The greatest challenge in guiding the development and deployment of this technology will be, in the words of Lou Lombardo, "proving a negative."  How can the agency prove the efficacy of self-driving car technology and all of the precursor technologies such as lane-keeping, adaptive cruise control, blind-spot detection and automatic emergency braking?  What sort of research agenda will be sufficient to reassure the general public of the benefits of self-driving cars?

Agency direction is especially important here given the fact that researchers are routinely pointing out the inclination of drivers to turn off various forms of safety and emission reduction systems from lane keeping alerts to start-stop functions.  While consumers demand safety there is no groundswell of driver demand for self-driving vehicles.

The car companies themselves are a bit at a loss as to the positioning of the technology.  Most car makers appear to be in reaction mode in response to Google's brash self-driving experiments on public roads.  This situation puts car makers and NHTSA in the same defensive crouch when it comes to self-driving cars.

The car companies have hied to test facilities like Mcity in Michigan and others popping up around the country.  These artificial environments provide safe liability-free testing zones for the incumbent car makers, while upstarts Google and Tesla continue to operate on actual highways and local streets.

Car makers need some regulatory cover so that they may too get out on the open roads and contend directly with Google and Tesla, but how?  Can NHTSA help make this happen or will NHTSA seek to rein in the insurgents?

It may be time for NHTSA to consider shifting its focus from a nearly irrelevant emphasis on V2V technological development toward a closer scrutiny of sensor-based collision avoidance technologies now being applied to self-driving cars.  The recently concluded Nvidia GTC event in San Jose revealed the increasing role being played by both multifunction cameras on cars and Lidar technology in conjunction with deep learning systems gathering and interpreting images gathered from millions of miles of driving.

The ultimate challenge of proving a negative, proving that sensors and sensor fusion systems can learn and can be taught to avoid collisions lies in the increasing volume of data being collected by cars in real world and test scenarios throughout the world and in the U.S.  Simultaneously, the data is being developed to determine what kind of infrastructure elements need to be added to support self-driving systems.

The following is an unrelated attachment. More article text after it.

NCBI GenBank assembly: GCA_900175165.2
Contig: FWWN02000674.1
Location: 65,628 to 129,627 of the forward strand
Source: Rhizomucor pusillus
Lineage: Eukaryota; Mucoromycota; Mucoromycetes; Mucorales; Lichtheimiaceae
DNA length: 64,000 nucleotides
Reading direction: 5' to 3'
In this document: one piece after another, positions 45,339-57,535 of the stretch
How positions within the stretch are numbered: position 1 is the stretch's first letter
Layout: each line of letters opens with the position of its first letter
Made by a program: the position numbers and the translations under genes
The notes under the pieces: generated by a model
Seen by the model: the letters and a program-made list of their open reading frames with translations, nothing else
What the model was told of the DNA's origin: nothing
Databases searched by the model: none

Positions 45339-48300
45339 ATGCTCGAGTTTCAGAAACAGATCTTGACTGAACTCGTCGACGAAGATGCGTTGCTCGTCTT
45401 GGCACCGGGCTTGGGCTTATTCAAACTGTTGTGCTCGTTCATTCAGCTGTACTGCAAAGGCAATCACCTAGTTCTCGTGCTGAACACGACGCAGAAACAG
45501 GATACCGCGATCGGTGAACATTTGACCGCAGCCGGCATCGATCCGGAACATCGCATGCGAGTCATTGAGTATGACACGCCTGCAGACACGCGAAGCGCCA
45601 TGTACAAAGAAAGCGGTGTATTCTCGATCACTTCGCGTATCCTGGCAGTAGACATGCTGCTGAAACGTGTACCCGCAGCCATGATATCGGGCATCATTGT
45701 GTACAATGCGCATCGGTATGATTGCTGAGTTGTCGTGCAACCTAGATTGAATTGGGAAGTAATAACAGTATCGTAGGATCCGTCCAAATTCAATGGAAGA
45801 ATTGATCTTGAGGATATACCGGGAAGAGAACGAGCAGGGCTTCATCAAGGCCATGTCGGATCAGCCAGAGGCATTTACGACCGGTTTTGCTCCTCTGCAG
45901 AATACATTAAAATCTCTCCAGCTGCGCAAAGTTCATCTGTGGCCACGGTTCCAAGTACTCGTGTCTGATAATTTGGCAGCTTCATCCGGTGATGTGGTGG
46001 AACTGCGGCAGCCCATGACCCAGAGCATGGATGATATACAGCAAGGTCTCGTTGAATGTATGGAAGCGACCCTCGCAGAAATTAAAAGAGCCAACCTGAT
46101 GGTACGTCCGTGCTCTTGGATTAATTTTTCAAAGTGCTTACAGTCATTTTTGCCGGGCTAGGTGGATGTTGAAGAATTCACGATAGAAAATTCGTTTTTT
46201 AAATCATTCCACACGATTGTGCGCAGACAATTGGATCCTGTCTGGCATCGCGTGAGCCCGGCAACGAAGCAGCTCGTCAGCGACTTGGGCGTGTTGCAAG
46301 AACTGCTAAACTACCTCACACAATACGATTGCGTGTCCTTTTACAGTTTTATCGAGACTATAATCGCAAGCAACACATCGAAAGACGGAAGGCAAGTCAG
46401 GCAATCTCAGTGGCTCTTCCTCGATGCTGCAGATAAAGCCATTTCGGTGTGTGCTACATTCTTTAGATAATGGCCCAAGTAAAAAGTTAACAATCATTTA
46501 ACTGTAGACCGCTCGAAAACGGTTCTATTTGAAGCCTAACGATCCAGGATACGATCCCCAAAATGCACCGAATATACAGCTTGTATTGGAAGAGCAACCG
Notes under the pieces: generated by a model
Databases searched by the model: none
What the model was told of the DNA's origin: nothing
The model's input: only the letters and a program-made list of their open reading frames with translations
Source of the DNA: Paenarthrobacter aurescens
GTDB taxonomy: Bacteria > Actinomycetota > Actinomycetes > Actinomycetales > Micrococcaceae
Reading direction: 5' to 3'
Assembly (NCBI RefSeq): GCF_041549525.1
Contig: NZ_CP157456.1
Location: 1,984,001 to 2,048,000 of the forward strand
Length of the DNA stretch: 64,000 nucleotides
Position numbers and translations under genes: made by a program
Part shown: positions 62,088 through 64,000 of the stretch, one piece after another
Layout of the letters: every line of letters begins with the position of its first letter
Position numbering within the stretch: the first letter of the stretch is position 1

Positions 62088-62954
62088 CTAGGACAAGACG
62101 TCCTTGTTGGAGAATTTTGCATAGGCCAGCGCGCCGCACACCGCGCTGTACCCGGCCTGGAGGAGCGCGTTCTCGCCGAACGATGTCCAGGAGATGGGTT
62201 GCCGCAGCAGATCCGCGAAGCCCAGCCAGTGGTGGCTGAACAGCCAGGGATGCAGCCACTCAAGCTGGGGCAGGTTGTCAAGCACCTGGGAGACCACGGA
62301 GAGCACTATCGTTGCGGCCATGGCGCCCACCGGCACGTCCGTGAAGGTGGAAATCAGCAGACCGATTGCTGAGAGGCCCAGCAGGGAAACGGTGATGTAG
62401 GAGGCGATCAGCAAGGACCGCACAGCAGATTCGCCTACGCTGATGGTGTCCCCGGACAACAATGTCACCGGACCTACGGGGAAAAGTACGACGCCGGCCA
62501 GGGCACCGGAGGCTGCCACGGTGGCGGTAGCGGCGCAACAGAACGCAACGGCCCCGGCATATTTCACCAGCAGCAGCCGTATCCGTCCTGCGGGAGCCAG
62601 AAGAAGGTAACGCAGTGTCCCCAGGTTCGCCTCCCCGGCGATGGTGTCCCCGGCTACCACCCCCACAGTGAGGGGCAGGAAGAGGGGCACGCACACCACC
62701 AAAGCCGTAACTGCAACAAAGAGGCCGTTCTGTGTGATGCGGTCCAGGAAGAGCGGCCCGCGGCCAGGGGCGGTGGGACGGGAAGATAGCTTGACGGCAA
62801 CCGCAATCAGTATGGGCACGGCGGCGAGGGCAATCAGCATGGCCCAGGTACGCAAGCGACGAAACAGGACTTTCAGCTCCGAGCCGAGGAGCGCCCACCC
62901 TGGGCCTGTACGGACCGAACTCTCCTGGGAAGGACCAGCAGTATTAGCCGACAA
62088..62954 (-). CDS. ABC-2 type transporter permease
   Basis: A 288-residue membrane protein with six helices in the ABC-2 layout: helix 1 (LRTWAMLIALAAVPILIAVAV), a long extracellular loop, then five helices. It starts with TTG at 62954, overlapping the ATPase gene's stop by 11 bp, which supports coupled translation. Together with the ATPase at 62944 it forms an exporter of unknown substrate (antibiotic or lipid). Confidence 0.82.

The first step, though, is for NHTSA to determine if it wants self-driving car technology on the road and, if so, what it wants from this technology.  DARPA was looking to create driverless convoys in order to avoid casualties related to improvised roadside explosives.  Thankfully, we don't have that objective to worry us on our highways.

It's time for a U.S. Vision Zero objective to help clarify the self-driving car conversation currently characterized by fear, suspicion and doubt.  It would be unfortunate if the skeptics and critics were somehow successful in impeding development and adoption of technology that could start reducing the alarmingly high rate of crash-related injuries and fatalities in the U.S. and abroad - while also stimulating the economy and ultimately reducing the cost of vehicle ownership - or possibly eliminating vehicle ownership.

It may be that the truly scary vision for the industry and for regulators is not a car without a driver, but a car without an owner.  Inherent in such a prospect is the car company as a utility rather than primarily a manufacturer and that transformational prospect is an even greater challenge for the USDOT to confront.  But confront that prospect it must.